Our current test automation setup for end to end testing is using Maven for preparing the test data, running our test scenarios and creating a test report. Recently, I wanted to refactor the way we use Maven's lifecycles and found a surprisingly easy way to do just that.


In case you are not aware of what Maven lifecycles are, I highly recommend the Apache's official Maven lifecycle reference. In a nutshell, a lifecycle is a high level task you want Maven to carry out for you.

The ones we use for our test automation are clean for wiping a previous build and default which is the main lifecycle for testing, building and deploying a Java application.


Each lifecycle consists of phases that run in a fixed order. Some phases use pre-defined Maven plugins automatically, like the phases used for testing.

  • test uses Surefire to run unit test
  • integration-test uses Failsafe to run integration tests

If you don't want certain phases to run, you can skip their invocation.

Additionally, some phases also have pre and post phases such as

  • pre-clean (runs before clean)
  • post-clean (runs after clean)

and even better for test automation:

  • pre-integration-test (runs before integration-test)
  • post-integration-test (runs after integration-test)

Such phases come in handy when setting up or tearing down test data or - like we use it - re-run certain failed tests.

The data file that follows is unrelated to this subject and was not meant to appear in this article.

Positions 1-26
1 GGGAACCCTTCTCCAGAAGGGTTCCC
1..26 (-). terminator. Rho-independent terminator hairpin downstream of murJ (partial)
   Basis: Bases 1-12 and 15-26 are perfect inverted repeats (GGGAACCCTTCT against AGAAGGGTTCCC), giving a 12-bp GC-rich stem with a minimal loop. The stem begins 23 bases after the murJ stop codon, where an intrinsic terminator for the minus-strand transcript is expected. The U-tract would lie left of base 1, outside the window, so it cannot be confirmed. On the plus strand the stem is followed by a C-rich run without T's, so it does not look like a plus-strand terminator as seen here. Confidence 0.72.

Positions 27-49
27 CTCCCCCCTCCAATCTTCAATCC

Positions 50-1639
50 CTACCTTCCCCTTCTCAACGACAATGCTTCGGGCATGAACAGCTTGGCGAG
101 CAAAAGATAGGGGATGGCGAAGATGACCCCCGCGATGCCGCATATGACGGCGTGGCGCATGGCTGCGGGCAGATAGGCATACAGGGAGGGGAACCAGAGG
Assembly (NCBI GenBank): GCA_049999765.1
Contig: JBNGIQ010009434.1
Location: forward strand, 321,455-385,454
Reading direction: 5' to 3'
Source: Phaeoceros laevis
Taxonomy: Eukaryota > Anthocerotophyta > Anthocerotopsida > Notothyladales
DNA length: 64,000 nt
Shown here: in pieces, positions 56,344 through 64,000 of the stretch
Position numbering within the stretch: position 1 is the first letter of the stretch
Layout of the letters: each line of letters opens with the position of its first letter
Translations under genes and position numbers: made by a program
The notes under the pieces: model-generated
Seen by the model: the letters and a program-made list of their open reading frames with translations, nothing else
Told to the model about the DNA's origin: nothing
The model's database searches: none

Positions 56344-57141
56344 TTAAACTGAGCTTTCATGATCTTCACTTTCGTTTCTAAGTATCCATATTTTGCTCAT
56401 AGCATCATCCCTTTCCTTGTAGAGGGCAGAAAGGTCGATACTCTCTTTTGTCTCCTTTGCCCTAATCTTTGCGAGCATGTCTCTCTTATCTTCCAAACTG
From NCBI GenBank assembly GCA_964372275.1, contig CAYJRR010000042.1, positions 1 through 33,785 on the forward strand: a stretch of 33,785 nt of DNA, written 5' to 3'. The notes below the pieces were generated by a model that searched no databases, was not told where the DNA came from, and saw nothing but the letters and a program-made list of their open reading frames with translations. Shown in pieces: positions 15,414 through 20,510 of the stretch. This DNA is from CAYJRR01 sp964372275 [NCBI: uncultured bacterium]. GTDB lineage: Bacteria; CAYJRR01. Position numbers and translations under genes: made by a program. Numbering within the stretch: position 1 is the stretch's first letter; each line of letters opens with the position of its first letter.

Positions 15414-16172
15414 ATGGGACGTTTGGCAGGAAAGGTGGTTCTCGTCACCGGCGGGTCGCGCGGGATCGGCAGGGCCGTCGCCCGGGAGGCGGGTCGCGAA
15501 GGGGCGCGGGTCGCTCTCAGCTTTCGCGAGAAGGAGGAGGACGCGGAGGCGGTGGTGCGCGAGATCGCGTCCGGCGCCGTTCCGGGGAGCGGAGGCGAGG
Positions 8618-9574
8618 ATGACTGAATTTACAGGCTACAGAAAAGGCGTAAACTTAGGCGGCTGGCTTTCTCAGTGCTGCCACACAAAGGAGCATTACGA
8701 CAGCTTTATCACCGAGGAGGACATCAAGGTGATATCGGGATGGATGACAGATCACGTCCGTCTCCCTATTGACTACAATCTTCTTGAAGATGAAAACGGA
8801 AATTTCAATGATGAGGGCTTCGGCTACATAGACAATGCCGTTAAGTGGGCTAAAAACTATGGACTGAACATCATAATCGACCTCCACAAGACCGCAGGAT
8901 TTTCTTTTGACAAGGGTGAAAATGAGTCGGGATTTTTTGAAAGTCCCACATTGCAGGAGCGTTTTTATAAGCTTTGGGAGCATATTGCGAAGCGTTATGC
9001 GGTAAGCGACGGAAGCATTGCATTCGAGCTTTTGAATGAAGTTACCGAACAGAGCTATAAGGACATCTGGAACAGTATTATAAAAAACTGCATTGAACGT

Each phase can trigger multiple plugins. This can be configured to the marrow and would could be a book of its own.

A goal is essentially a specific task that a plugin should execute. In the following example, we specify that the Checkstyle plugin should run in Maven's validate phase and trigger the plugin goal check that checks our project's code style:

            <id>Check code style of tests</id>

The challenge

In case you haven't worked with Maven yet, this might already overwhelm you. However, even if you have there is one essential problem with how your project's lifecycle is configured: it is all in a flat file (called pom.xml) that is written in a very linear form.

Due to the nature of lifecycle, phases, executions and goals, this can mean that the actual execution flow is impossible to see. Plugin executions can be bound to multiple phases so that one has to jump back and forth in this file in order to know what exactly is happening.

This can be hard to debug, hard to write and even harder to understand.

The rescue

After some research I found a rather old plugin called Buildplan.

This can be included in your Maven project like so:


With a simple invocation of mvn buildplan:list (buildplan is the name of the plugin, list is the goal), it creates a table listing the lifecycle phases, plugins and goals in their order of invocation!

For our end to end test project, this looks like this:

Maven Lifecycle

Even though this is still rather complex (we use some phases multiple times with different plugins and goals), it is much easier to follow and proved to be an invaluable tool for optimizing and debugging our Maven configurations.

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